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oreo57

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Fun w/ phosphors..

JUST for fun on Friday..
Why there is no "purple" or "violet" only deeper blue..
The more observant among you have noticed that cone cells that respond to the color red also produce a signal for parts of the visible spectrum corresponding to blue. And purple is a mix of red and blue. Coincidence?! No; obviously.

The thing is, while every color you perceive looks real, they’re pretty much all just hallucinations of your brain.
Scientifically, purple is not a color because there is no beam of pure light that looks purple. There is no light wavelength that corresponds to purple. We see purple because the human eye can't tell what's really going on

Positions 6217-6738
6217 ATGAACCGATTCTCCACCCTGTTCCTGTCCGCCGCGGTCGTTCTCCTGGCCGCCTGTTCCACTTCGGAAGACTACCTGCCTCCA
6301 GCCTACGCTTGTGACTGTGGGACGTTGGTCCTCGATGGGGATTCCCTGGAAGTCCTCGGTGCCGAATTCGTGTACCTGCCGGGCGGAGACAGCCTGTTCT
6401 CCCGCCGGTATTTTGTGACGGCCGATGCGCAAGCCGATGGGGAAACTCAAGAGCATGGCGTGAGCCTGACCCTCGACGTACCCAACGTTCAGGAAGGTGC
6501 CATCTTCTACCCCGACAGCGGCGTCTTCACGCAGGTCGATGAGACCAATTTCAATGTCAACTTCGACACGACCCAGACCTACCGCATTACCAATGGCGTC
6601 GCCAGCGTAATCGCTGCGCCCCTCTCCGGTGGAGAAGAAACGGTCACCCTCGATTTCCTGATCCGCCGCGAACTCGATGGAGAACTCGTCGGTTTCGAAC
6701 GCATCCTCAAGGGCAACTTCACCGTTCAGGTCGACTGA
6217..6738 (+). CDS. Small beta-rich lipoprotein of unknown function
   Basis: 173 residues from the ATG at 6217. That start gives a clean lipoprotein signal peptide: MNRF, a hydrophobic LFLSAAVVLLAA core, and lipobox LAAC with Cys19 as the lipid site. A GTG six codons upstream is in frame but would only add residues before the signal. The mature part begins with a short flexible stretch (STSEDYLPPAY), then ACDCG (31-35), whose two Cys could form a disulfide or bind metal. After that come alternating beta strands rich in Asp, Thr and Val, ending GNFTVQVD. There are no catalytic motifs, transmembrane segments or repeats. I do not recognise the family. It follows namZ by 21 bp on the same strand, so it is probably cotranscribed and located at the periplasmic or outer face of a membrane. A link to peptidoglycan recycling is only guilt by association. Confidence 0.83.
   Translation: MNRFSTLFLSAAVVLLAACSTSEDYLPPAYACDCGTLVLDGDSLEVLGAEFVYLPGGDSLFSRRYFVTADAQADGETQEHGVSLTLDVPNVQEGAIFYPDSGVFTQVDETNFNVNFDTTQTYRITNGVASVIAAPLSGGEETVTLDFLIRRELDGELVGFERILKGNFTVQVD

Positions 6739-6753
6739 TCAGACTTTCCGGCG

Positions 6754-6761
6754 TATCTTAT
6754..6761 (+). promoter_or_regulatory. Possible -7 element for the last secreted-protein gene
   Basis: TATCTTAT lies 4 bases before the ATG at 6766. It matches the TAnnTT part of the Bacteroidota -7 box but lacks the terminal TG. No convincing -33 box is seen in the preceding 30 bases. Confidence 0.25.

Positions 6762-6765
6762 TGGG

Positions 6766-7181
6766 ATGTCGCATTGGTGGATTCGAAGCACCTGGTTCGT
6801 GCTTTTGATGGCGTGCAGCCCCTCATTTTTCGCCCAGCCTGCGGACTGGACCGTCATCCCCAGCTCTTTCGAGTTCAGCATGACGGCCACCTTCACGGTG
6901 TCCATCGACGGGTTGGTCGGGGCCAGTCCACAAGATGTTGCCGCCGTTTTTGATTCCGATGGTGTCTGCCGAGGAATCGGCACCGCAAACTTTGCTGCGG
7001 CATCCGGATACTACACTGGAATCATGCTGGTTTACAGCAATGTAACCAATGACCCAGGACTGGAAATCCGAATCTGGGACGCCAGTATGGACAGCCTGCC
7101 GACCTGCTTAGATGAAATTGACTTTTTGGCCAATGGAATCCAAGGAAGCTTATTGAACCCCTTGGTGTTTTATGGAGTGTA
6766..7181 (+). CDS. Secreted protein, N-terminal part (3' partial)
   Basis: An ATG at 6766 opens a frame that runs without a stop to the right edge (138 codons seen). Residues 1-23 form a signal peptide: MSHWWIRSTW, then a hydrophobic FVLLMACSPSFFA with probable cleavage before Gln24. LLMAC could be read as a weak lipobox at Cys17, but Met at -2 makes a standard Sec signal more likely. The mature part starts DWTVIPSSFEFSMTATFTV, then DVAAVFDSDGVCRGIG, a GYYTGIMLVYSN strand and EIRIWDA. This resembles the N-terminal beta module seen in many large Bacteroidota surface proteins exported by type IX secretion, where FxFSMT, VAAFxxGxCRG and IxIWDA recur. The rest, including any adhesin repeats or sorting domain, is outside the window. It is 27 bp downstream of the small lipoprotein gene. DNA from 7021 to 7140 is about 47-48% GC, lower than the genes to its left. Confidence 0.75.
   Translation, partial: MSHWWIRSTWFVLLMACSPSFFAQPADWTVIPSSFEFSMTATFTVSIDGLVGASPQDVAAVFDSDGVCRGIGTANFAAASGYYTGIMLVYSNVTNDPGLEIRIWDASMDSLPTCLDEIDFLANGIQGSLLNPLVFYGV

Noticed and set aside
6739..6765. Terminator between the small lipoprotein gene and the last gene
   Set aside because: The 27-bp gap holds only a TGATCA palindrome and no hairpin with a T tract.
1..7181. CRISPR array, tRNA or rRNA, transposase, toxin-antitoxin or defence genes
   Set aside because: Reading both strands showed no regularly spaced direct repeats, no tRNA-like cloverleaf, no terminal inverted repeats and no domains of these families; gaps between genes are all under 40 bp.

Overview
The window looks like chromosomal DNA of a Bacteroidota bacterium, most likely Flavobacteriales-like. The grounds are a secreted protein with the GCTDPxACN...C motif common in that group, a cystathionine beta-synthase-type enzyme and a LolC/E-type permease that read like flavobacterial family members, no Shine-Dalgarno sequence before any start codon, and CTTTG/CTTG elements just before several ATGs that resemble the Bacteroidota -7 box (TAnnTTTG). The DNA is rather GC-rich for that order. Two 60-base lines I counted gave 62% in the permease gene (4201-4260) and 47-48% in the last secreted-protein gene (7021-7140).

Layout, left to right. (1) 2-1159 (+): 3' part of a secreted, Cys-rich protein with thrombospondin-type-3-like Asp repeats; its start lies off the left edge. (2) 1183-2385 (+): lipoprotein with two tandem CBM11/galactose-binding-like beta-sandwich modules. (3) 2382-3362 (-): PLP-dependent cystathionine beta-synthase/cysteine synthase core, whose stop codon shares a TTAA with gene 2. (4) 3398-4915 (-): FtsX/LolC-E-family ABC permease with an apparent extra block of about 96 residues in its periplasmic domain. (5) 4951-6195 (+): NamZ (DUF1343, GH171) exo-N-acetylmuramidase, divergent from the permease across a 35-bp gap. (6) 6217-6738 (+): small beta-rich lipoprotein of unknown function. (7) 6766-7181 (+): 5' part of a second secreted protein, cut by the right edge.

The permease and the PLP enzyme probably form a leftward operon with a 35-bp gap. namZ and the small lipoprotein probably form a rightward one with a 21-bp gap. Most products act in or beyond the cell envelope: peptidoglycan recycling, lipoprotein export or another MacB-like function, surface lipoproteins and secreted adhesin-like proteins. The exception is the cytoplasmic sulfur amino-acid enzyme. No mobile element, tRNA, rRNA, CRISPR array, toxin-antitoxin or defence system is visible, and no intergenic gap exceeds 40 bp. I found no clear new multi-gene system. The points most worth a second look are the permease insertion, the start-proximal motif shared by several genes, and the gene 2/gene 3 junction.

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adriancarr

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Not the 95+ cri whites.
Anyways the current way around it
2 different blue pumps, one phosphor pack.
Bridgelux cob.
Vesta%20Thrive_0.png

Thanks. I've ordered some of the above Bridgelux Thrive LEDs to try: 3500K, 4000K and 5000K. Unfortunately, I couldn't find the 2700K or 6500K.
 

oreo57

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Thanks. I've ordered some of the above Bridgelux Thrive LEDs to try: 3500K, 4000K and 5000K. Unfortunately, I couldn't find the 2700K or 6500K.
Yes that has been the universal problem.. Availability only on paper.
Not to long ago I believe some were at Digikey or Mouser..
Yea here..
5000k are always available.

You can always go the more expensive route of the "fresh fish" COB's.
Actually a really interesting pairing is Fresh fish/crisp white..